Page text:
Growing up Duggar: Its All About Relationships is the third book in the reality TV family’s publishing arsenal, but it’s the first book written by the Duggar daughters, Jana, Jill, Jessa, and Jinger.
In the runup to the eighth season of 19 Kids and Counting!, which debuted on April 1st, the young Duggar women launched an ambitious publicity campaign. Interviewers seem to have been particularly fascinated by Jessa Duggar’s announcement last year that she had entered into a “courtship” with fellow conservative evangelical Ben Seewald. Second eldest daughter Jill (22), announced on March 31, that she too was being courted by a young man, Derick Dillard—the couple announced their engagement on April 9th and proposal was, of course, caught by TLC’s cameras.
The Duggar daughters are doing their darndest to make “courtship” culture cool. Whether or not they are succeeding is open to debate, but they are certainly doing a good job of publicizing this conservative evangelical alternative to dating—along with its gendered underpinnings.
Indeed, most coverage has focused on the Duggar’s stance on courtship, dating, sex, and gender. Although Jessa and Jill are not the first Duggar children to court and marry, they are the first daughters—and as their father Jim Bob remarked during the season premiere, “that’s a whole new ball game.”
The fact that 19 Kids and Counting! has continued to gain in popularity, and that the book is selling well, suggests that courtship culture is generating interest and perhaps gaining influence among a growing readership. The Duggar daughters’ book also points to the possibility that it is young evangelical women themselves who are increasingly defining, perpetuating, constructing, and disseminated the culture of courtship.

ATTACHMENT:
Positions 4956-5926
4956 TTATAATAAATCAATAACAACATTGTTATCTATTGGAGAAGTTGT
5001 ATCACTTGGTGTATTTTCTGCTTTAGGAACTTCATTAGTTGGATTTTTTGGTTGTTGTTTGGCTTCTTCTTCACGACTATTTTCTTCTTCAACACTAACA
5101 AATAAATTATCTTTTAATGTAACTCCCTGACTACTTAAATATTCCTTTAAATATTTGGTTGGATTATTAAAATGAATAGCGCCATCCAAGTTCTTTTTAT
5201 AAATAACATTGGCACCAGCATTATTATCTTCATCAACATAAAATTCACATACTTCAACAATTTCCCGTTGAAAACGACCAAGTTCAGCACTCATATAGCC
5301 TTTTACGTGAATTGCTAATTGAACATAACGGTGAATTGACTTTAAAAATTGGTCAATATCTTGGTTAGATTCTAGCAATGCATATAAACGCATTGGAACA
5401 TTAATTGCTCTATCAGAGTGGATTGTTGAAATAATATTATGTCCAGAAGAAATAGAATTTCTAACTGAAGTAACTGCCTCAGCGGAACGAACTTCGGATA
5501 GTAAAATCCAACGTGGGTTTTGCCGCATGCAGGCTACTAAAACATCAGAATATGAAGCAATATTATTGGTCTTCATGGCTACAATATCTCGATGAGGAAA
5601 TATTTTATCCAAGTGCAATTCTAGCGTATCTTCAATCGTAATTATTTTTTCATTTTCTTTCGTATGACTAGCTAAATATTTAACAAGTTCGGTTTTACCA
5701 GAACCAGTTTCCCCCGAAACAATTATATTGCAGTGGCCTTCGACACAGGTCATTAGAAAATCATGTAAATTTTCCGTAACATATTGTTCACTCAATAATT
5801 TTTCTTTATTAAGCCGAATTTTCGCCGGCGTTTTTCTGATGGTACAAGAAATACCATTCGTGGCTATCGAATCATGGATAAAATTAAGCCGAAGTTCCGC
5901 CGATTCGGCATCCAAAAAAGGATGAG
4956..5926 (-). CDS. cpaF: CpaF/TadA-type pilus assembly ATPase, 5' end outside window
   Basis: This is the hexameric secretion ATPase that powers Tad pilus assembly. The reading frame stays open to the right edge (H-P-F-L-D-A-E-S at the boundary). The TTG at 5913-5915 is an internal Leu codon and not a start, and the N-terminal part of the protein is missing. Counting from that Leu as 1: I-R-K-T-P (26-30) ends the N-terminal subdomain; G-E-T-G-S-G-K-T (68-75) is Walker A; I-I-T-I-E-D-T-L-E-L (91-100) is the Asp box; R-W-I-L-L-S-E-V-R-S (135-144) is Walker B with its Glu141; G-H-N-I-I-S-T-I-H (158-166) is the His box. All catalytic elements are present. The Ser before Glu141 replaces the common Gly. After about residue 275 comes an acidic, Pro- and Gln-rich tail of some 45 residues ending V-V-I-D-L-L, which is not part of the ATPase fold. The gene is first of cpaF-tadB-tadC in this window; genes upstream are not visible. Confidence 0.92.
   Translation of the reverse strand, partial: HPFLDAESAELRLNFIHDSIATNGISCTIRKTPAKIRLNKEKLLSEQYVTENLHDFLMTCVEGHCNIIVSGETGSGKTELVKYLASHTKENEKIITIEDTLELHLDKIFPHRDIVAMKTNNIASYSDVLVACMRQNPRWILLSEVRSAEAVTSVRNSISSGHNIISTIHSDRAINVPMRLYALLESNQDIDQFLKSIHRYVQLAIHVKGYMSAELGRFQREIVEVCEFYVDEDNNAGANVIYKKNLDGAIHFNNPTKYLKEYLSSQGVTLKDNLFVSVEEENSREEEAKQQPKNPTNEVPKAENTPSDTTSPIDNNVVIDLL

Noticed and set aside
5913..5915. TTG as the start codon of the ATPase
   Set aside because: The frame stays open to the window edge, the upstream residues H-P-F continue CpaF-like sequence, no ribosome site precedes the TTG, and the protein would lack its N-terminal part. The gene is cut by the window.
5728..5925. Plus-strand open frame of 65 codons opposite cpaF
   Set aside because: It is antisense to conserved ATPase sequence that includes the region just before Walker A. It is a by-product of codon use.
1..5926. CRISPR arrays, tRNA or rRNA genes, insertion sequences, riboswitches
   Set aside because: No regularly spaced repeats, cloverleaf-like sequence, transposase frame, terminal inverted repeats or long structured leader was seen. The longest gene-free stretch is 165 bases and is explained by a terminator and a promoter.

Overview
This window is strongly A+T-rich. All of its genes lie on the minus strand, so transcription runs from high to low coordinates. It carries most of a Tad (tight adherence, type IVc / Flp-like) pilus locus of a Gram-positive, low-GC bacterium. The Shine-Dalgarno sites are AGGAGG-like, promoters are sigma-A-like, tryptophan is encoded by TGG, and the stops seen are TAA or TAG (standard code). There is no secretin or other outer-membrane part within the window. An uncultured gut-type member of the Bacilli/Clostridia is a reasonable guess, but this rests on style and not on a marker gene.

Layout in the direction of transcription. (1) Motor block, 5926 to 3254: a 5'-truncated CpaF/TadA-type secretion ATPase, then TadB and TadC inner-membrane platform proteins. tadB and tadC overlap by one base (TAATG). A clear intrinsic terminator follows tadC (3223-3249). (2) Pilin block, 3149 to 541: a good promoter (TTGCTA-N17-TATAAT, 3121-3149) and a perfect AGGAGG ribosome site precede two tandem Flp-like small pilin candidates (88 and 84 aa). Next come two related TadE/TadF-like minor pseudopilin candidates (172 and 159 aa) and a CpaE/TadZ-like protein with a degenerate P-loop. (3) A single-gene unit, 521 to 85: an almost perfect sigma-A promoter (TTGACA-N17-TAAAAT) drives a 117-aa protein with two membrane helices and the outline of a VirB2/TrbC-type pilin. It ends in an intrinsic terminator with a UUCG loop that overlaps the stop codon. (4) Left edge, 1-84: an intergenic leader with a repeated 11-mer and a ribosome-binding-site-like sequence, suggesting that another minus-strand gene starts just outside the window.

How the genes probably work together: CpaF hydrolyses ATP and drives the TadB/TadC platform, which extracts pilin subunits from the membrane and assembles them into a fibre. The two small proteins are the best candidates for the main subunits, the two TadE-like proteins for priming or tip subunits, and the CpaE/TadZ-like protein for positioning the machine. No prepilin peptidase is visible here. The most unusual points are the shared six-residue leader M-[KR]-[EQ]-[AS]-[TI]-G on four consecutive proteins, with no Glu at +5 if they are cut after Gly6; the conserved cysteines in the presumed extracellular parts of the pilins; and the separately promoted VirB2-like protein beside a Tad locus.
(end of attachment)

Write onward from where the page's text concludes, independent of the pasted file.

But this newest book also reveals an irony imbedded in courtship and purity culture: the movement encourages women to take an active role in constructing their own passivity. In order to be empowered, women must be start by actively embracing systems that are designed to undermine female autonomy.
While “purity rings” have gained mainstream appeal, even making appearances on the hands of pop stars like Britney Spears (oh so long ago) and the Jonas Brothers, and “purity balls” have attracted some media coverage, “courtship” has remained relatively ensconced in conservative evangelical culture.
Disseminated by books like I Kissed Dating Goodbye by Joshua Harris and When God Writes Your Love Story, by Eric and Leslie Ludy, “courtship” or “dating with a purpose” (i.e. marriage) has been gaining traction within American evangelical circles, particularly in homeschooling communities who stress familial unity and paternal headship in everything from education to matchmaking.
But for many Americans, their first encounter with courtship culture is via the Duggar family, whose TV show has given them prime access to the larger public.
Eldest Duggar son Josh courted and married his now wife Anna (Keller) Duggar under the strict supervision of his parents and future in-laws. 19 Kids and Counting! devoted several episodes to their well-chaperoned relationship. Audiences watched as Josh asked Mr. Keller for his permission to court Anna, and later as Josh proposed to Anna with her parents near by. When the elated young Anna said yes, she and Josh then shared a “side hug” and took their physical relationship to a new level—they began holding hands. Two months later viewers tuned in for an extended wedding special wherein Anna passed from her father’s authority to Josh’s, and the couple shared their first kiss…ever.